Undersave are no strangers to tribulation. Forming in 2002, it is only now that the band’s fresh blend of death metal has been captured in the context of a full-length release. Shrugging their shoulders at both the brutal/slam death metal movement and the regression to the old school, Undersave capture the true spirit of genres boundless possibilities, reminding us that classic death metal releases are anything but a dying breed.
Whilst calling the band innovative would perhaps be a bit of a stretch, that isn’t what the band is trying to achieve. Instead, the duo (now a three-piece) have crafted a unique sound by blending their varied death metal influences into one being. The band is heavily removed from a wall-of-sound approach, preferring to explore other ways to devise atmosphere. From the haunting intro snippet to the trudging riffs, the album oozes subversion over domination. That isn’t to say that the album doesn’t have its fair share of blasting, tremolo-picking moments, but they are just some of the elements amongst the tasteful dollops of grooves and interesting riffs that fill the album, as opposed to the primary factors. The boundaries of death metal have never been set in stone, and Undersave flirt with this notion without diving right in.
Lacking a second guitarist or bass player, vocalist Nuno Braz handles all stringed duties. Whilst he dominates on guitar, the pockets in which the bass is clearly audible also show off some interesting work, especially on Digging And Blocking The Exit To The Unwanted Freedom. However, the mix doesn’t accommodate for much low end overall, and as a result the album can feel thin at times. This is an unfortunate blow to an otherwise pretty impressive production job, with the savagery of the guitars and a punchy drum sound creating a morbid, brooding atmosphere.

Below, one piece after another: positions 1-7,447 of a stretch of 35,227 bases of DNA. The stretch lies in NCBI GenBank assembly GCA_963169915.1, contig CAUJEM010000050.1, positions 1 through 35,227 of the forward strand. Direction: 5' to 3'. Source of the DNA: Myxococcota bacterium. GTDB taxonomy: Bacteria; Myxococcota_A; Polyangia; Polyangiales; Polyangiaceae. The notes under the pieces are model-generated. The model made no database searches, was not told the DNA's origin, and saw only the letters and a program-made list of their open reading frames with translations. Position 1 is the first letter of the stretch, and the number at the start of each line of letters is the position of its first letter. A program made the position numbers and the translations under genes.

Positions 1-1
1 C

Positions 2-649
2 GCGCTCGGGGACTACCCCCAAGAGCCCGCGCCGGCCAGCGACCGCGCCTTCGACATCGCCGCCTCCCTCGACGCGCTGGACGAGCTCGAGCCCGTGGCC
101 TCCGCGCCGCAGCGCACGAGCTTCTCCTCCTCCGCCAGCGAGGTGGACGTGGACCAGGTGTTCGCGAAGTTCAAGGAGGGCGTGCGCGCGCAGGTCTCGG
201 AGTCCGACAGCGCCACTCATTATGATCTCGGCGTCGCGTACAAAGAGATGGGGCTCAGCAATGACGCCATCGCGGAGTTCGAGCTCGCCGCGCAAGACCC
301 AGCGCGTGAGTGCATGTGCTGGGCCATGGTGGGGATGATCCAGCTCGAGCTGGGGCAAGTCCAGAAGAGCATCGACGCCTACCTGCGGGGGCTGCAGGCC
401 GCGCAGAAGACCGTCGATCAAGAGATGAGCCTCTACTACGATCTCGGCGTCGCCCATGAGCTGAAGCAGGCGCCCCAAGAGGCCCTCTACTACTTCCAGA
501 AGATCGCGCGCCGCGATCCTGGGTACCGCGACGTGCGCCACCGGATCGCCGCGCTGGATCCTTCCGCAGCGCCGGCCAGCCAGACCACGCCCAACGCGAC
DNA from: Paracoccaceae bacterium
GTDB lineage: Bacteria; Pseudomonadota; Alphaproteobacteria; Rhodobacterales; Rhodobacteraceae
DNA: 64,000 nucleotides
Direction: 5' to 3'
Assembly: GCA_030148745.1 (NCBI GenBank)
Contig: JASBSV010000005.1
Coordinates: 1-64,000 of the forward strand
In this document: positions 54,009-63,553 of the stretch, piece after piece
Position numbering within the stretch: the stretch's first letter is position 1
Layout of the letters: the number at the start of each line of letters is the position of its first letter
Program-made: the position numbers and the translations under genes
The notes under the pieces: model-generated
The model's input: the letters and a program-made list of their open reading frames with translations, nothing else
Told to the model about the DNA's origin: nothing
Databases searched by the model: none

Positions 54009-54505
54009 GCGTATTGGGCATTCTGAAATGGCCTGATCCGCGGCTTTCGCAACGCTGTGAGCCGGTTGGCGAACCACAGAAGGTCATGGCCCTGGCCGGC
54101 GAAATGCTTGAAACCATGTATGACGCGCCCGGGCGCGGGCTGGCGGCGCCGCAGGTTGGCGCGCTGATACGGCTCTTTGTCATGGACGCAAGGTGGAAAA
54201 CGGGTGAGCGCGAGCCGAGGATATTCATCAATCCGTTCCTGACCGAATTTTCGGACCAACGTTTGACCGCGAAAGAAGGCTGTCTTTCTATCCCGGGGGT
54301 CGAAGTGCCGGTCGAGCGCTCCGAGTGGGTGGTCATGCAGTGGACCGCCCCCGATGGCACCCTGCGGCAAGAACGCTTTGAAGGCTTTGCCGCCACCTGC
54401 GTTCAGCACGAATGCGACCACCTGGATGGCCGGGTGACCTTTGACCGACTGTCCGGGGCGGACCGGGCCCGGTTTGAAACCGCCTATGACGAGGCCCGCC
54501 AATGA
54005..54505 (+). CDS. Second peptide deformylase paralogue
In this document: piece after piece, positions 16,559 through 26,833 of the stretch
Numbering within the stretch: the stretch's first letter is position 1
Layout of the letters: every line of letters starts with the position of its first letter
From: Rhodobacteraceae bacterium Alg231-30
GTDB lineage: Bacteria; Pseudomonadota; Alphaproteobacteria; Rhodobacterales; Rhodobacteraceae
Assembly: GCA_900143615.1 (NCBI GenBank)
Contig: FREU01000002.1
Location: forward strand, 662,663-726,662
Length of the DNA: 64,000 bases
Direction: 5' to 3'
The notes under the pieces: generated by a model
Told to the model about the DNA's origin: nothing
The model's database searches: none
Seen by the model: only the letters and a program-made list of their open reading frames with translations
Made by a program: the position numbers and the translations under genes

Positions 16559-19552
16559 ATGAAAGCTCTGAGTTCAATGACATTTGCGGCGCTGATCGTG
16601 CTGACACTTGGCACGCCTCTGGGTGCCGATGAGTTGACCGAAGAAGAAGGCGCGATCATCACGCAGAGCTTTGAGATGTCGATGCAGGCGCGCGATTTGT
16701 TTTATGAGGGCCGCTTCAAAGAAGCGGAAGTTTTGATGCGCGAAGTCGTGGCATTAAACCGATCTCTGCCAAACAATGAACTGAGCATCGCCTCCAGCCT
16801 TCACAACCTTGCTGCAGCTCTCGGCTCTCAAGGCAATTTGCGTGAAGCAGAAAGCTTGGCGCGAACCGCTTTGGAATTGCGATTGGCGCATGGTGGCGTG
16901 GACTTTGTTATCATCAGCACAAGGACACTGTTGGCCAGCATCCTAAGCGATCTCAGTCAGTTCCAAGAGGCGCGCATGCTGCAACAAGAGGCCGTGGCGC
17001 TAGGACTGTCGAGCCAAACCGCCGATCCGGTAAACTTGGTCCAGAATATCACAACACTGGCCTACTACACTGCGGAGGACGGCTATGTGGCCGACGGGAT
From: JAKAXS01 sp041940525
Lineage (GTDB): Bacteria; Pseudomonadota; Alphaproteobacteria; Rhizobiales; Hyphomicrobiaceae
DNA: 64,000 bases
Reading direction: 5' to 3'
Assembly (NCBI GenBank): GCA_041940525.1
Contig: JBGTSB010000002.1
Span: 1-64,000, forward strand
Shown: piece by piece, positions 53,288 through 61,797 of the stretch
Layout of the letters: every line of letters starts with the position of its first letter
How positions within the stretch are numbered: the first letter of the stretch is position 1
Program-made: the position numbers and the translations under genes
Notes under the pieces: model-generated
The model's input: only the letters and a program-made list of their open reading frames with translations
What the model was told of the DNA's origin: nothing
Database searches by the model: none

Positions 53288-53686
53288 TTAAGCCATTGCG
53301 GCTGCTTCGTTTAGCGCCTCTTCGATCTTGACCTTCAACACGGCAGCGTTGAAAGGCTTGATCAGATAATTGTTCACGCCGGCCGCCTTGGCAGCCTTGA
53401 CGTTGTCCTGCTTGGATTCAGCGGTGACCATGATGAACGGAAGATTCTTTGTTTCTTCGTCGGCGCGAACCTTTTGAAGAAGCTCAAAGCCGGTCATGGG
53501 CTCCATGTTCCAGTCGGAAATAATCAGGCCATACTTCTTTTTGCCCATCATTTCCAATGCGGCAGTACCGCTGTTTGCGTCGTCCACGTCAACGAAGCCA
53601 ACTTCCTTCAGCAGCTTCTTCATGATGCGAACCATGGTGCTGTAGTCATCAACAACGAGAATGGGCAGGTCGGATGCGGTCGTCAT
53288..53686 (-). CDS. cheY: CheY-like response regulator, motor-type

Braz’s vocals remain an interesting part of the album. Abrasive and upfront in the mix, his voice – aside from a few more articulate shouts thrown in – have more in common with Frank Mullen than anyone else, and give the album a slight brutal death metal feeling, contrasting with the music. At first, the roaring vocals over the top of this style of death metal might seem a bit peculiar, but as the album draws on, it all starts to make sense.
The album rarely drags, with only a few moments on Assuming a Position…a way to Criticize one’s own Hypocrisy feeling a bit drawn out, whilst opener Now…Submit Your Flesh To The Master’s Imagination’s eight-minute length feeling entirely warranted. The album does contain a few shorter tracks, but for the most part, Undersave have chosen to take the risk, offering primarily long compositions with repeating structures.
It is not always the most innovative albums that are the most fun to listen to. Sometimes, all that is necessary for an album to become memorable is the revisiting of ideas and having a new take on it. This album certainly won’t redefine anyone’s view on death metal, nor is it going to tick all the boxes on an old school purist’s list. Instead, Now…Submit Your Flesh To The Master’s Imagination sits firmly within the established scope of death metal, whilst offering an interesting blend of some of the genre’s trademarks. This album doesn’t push the limits of melody or brutality – but it is certainly memorable.